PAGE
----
The Chinese government just had the sort of impact on markets that the Federal Reserve can only dream about.
In fairness to the Fed, it hasn’t spent the best part of a year undermining the stock market through a wide-ranging regulatory crackdown as Beijing has.
Nonetheless the intervention from China and the ensuing moves in Chinese stocks Wednesday are pretty seismic.
China promised to keep its stock markets stable and implement measures to boost its economy, according to a state-run media report of a meeting of the country’s financial stability and development committee. The committee also stressed that regulators should “actively introduce market-friendly policies.”
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Significantly for U.S. investors, the committee said China continues to support companies’ listing of shares overseas and has maintained “good communications” with U.S. regulators, with a cooperation plan in the works. That’s quite the development – just last week the Securities and Exchange Commission named five Chinese companies that could face delisting.
So what’s changed? The pressure on Chinese stocks had ramped up in the past week as regulatory concerns returned and surging Covid cases led Beijing to lock down millions of people. The country’s links to Russia also spooked investors as U.S. officials said the Russian government has asked China for military aid. If it did help Russia, sanctions would surely follow.
Regardless of what’s behind it, China has abruptly changed its tune and it has sparked some huge gains, particularly among tech stocks.
Alibaba’s Hong Kong-listed shares soared close to 30%, while the e-commerce giant’s U.S.-listed stock was 20% higher in premarket trading. It wasn’t the only one –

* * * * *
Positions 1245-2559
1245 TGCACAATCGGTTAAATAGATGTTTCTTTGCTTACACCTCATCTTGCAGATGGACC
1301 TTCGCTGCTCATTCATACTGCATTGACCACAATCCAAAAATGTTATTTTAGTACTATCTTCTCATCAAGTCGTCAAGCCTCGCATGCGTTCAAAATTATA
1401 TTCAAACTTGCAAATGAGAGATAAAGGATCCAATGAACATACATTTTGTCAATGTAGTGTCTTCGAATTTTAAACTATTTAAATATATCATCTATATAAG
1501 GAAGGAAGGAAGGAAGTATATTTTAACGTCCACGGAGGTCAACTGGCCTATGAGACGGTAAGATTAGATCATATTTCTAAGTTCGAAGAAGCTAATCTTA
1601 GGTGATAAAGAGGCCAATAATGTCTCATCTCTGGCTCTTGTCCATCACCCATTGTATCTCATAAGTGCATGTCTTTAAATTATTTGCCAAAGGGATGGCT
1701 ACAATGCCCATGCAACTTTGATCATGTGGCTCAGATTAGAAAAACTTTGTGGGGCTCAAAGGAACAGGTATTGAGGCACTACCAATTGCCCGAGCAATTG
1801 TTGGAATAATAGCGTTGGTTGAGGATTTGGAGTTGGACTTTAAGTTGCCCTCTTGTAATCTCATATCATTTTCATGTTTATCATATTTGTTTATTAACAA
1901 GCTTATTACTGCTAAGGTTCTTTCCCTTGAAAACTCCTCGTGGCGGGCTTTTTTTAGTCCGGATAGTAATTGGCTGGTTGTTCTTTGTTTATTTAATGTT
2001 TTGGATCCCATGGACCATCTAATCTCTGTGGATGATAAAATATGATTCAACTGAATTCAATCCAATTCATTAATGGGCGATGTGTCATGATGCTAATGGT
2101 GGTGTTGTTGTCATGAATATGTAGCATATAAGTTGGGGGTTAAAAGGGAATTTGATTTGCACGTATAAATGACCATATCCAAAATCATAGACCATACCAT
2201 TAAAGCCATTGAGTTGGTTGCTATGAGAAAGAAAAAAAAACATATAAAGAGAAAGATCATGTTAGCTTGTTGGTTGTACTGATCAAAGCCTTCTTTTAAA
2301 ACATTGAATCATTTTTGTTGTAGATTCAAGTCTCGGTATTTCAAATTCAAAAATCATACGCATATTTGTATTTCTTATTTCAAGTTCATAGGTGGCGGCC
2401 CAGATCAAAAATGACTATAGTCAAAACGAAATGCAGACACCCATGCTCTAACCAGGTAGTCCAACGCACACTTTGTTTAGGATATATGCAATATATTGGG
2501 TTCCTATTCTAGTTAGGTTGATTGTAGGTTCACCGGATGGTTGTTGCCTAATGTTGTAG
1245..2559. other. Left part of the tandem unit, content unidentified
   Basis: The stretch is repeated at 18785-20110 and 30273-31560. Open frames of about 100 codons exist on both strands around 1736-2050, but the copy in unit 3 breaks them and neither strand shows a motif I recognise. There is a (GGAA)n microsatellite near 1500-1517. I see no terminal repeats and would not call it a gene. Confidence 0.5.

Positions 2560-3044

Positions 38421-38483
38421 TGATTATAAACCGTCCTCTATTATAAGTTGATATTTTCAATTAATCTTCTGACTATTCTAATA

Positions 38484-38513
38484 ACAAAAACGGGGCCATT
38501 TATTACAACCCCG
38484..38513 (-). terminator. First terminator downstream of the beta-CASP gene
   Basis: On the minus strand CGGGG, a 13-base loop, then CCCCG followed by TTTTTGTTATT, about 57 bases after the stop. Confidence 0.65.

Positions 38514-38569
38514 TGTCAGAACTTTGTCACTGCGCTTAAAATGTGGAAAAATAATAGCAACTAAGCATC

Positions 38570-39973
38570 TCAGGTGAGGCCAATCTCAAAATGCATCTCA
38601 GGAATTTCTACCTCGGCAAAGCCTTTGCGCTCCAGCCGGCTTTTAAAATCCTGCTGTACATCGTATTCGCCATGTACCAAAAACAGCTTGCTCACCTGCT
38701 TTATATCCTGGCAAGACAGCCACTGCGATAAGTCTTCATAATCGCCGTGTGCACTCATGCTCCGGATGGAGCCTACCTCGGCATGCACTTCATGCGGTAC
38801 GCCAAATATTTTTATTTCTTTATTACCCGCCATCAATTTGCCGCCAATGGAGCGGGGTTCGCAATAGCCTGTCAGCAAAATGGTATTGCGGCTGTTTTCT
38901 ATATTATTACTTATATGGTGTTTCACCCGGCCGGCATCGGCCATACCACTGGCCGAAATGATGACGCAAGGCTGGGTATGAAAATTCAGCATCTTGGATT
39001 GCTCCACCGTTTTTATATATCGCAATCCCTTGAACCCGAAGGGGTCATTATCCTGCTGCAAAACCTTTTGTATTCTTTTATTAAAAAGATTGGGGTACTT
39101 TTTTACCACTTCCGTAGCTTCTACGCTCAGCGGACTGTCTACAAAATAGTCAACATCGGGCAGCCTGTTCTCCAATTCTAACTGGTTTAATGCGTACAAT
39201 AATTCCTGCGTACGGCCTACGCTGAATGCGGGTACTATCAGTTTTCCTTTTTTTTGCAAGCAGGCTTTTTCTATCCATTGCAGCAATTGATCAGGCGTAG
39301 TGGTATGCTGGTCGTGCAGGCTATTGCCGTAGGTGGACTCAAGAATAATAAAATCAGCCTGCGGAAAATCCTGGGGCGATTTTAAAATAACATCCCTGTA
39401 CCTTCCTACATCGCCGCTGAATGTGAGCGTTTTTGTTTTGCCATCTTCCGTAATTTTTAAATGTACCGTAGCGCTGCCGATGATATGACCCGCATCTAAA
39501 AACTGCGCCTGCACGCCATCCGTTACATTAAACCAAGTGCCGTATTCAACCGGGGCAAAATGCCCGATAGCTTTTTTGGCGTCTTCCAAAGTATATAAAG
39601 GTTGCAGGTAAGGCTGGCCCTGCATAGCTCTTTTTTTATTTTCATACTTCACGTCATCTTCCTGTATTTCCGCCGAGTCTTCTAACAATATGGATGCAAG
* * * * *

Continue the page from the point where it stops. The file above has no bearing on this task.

The Fed is up next, delivering its decision on interest rates later Wednesday. A 25 basis point hike is expected but the forward guidance and Jerome Powell’s comments have the potential to move markets – just not quite as much.
*** Join Quentin Fottrell, managing editor, personal finance at MarketWatch, today at noon as he talks with Andrew Keshner, tax reporter, and Greg Robb, senior Washington correspondent, about Russia’s invasion of Ukraine and the impact on the U.S. Sign up here.
The Fed’s ‘Forward Guidance’ Is Key Today
The Federal Reserve stands poised to begin lifting its short-term interest rates–likely by a quarter-point–and ending emergency bond buying. More important will be Fed Chairman Jerome Powell’s “forward guidance” on how aggressively the central bank will move to rein in surging inflation.
The central bank’s two-day meeting, which concludes later Wednesday, comes amid prices climbing at the fastest pace in 40 years and an uncertain geopolitical picture sparked by Russia’s invasion of Ukraine.
Powell recently told a House panel he expects to start interest-rate liftoff with a 0.25 percentage point increase, bringing the target rate to a range of 0.25% to 0.5%, while
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